This sand accretion was relatively high up on the profile, around 0.5m (1.5 feet or so) above MLLW. While very cool (this was, after all, some of the first sand that I could attribute to the dam removal that I observed on the beach), the amount of sand, and its extent along the beach, were both pretty minor.
Now, though, the lower tides of May and June have given us a better view of sand accretion lower down on the profile - and it turns out that this is where a lot of the action is. Right around the river mouth there is a substantial body of sand that I first observed at the beginning of May:
(Sorry about the wind and bad audio in this vid).
At the time it wasn't clear if this sand would persist, or if it was a temporary blip in a longer-term reconfiguration of the Elwha delta in response to the addition of new sediment from the dam removal. It now appears, though, that the various sand bodies are growing and seem to be set to stay. For example, this set of profiles from today, and 5 July 2011 (about a year ago), suggests there has been substantial profile accretion below about 0 MLLW (where the black line, representing the surface today, is well above the gray line, representing the surface in July 2011):
and the grain size shift associated with that accretion is readily apparent in these "before and after" photos taken at an elevation of -0.15 m MLLW at line 164 on 5 July 2011 and today:
I was also surprised to find that the fine sand depositing down low on the beach extends far to the east. At Line 204 the profile was covered with fine sand below a depth of about -0.25 m MLLW, as you can see in this series of photos taken at 0.25 m elevation increments starting at -1.00 m MLLW:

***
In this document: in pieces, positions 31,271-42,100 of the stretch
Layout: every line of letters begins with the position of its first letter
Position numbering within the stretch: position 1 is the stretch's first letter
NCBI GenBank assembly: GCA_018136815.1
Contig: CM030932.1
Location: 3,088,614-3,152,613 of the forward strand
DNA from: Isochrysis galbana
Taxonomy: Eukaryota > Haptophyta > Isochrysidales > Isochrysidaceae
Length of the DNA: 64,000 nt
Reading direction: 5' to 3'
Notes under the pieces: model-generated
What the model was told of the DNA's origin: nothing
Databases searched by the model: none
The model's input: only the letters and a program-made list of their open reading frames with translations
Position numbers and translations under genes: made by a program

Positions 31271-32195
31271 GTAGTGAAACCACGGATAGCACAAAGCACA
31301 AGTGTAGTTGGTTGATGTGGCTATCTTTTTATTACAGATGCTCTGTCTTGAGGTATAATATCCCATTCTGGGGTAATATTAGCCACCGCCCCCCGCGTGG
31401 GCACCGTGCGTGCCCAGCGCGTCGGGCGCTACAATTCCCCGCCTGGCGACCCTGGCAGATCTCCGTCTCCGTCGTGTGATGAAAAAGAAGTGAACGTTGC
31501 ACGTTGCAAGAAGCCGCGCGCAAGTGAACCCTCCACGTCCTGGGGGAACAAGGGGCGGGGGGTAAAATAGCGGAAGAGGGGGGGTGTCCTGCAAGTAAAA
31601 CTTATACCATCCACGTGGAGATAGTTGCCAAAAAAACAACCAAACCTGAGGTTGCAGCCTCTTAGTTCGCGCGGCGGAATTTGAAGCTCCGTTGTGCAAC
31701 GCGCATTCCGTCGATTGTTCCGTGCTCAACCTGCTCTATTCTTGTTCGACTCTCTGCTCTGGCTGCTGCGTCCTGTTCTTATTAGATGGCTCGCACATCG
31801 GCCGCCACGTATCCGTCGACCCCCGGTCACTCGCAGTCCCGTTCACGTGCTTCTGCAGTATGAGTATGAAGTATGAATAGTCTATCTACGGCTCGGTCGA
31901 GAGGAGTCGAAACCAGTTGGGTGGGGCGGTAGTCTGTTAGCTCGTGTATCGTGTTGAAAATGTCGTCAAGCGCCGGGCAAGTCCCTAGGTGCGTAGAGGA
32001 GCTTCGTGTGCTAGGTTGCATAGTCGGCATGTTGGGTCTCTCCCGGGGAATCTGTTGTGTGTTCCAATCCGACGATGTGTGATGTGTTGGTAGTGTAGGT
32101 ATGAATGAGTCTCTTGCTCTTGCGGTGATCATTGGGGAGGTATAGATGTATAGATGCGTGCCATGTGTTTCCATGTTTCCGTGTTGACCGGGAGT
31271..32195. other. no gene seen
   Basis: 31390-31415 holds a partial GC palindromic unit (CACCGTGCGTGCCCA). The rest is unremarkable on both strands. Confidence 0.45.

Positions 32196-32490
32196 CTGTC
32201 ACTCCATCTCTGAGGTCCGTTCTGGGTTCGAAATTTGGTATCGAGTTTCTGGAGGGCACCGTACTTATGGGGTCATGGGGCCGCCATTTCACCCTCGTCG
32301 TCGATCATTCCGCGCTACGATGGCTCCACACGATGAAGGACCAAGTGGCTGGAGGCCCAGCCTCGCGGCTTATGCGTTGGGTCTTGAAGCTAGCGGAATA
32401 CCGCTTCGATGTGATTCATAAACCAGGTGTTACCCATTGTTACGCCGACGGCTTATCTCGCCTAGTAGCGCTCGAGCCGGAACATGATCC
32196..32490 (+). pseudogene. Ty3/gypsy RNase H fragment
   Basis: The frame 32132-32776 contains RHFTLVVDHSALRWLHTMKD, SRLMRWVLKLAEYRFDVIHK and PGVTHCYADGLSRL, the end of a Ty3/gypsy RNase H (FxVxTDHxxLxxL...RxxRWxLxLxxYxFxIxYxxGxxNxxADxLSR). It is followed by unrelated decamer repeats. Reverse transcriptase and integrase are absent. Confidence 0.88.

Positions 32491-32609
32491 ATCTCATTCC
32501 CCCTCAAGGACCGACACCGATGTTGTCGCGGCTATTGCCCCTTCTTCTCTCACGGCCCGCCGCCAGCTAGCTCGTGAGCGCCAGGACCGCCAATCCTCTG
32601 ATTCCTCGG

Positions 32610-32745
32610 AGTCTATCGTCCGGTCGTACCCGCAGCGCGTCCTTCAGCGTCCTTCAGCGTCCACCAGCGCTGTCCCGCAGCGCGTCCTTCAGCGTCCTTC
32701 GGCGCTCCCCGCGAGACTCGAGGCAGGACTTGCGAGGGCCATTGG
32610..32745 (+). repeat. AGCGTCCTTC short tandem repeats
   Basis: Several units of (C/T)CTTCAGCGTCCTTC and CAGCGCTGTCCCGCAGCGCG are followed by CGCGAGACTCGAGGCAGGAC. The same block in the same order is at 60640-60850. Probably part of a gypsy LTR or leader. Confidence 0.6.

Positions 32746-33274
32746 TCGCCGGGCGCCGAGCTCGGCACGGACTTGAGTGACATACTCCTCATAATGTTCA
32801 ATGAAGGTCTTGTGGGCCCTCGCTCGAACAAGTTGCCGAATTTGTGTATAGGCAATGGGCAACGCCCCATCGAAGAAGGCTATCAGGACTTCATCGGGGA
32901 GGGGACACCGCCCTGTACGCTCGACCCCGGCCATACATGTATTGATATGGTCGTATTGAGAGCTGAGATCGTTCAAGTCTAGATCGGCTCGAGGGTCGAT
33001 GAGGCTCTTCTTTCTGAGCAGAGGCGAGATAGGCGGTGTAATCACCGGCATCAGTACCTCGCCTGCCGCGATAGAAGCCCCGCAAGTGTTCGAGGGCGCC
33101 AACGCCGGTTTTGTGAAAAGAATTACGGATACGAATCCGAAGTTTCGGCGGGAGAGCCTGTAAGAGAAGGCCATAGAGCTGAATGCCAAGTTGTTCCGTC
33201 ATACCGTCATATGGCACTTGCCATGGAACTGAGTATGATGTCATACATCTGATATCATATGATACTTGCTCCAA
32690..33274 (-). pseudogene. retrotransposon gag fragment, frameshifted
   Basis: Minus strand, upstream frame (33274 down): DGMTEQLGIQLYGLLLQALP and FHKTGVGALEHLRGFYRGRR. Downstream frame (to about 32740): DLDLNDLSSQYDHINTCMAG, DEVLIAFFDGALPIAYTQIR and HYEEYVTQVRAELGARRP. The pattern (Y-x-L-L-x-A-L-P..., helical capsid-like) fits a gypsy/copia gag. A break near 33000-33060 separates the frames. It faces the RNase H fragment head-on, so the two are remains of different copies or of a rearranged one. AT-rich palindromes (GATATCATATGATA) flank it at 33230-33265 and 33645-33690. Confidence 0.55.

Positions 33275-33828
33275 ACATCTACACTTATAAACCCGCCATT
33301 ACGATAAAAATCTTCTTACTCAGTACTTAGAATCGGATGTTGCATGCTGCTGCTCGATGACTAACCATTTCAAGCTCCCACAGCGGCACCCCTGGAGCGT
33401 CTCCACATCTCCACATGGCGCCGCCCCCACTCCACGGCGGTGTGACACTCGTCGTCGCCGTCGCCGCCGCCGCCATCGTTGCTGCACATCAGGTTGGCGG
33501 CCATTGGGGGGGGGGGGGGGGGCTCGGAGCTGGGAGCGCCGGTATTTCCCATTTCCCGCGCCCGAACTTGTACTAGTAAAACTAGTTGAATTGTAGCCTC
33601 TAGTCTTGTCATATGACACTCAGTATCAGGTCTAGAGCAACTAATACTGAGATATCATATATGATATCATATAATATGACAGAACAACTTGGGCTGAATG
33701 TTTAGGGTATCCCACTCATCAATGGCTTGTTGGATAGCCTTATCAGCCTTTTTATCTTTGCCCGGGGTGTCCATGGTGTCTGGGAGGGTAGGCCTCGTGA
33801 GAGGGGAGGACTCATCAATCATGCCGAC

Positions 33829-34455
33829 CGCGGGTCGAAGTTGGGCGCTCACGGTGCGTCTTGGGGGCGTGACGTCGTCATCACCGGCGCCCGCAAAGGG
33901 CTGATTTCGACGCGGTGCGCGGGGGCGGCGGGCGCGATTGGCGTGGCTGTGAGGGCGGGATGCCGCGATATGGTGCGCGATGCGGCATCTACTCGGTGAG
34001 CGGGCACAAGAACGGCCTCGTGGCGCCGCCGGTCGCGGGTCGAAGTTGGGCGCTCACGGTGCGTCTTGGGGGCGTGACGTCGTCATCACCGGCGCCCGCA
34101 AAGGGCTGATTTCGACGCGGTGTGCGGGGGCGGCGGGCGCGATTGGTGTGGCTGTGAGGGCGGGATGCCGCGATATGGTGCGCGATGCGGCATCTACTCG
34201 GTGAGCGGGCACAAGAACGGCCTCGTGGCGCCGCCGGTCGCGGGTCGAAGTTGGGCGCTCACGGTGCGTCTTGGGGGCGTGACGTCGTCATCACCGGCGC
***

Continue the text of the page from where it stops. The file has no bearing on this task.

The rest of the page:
While I don't have any grain size photos from earlier dates to compare to for this relatively low part of the profile (today's low tide was exceptionally low - I don't often get the opportunity to sample below MLLW), my own observations after 5 years of work out there suggests that this sand is NEW.
While the upper beach itself looks about like it always has around most of the delta, at line 164 that small sand body that I originally reported on at the end of April (see above) seems to have grown and has now welded to the base of the foreshore. Here you can see a photo taken from low on the profile looking towards the shore, with a bar of sand that has attached to the upper part of the beach. Comparing profiles from today and two weeks ago (May 20), that profile growth is very clear...all sand.
This observations is particularly interesting in light of one of my major motivations for doing this - this beach is seriously erosive, and I am interested in "if, how and when" the sediment associated with the dam removal may act to reverse the chronic erosion that causes all sorts of problems on the delta. This sand accreting to the foreshore is some of the first evidence that the upper part of the profile, which is the part that erodes so rapidly, might enjoy some sort of restoration benefit from the dam removal...very cool stuff.
Thanks to colleagues at the US Geological Survey and the Lower Elwha Klallam Tribe for helping to collect and interpret some of the data you see here...
As the Coastal Hazards Specialist for Washington Sea Grant I spend my time on research, education and outreach on topics like chronic erosion, climate change, tsunami and other coastal hazards. Current projects include:
1) monitoring the shoreline of the Elwha River delta to detect changes due to the Elwha Dam Removal
2) Assessing the influence of climate change on the resources of the Olympic Coast National Marine Sanctuary
3) Evaluating the impact of debris from the Tohoku tsunami on the shorelines of the Olympic Peninsula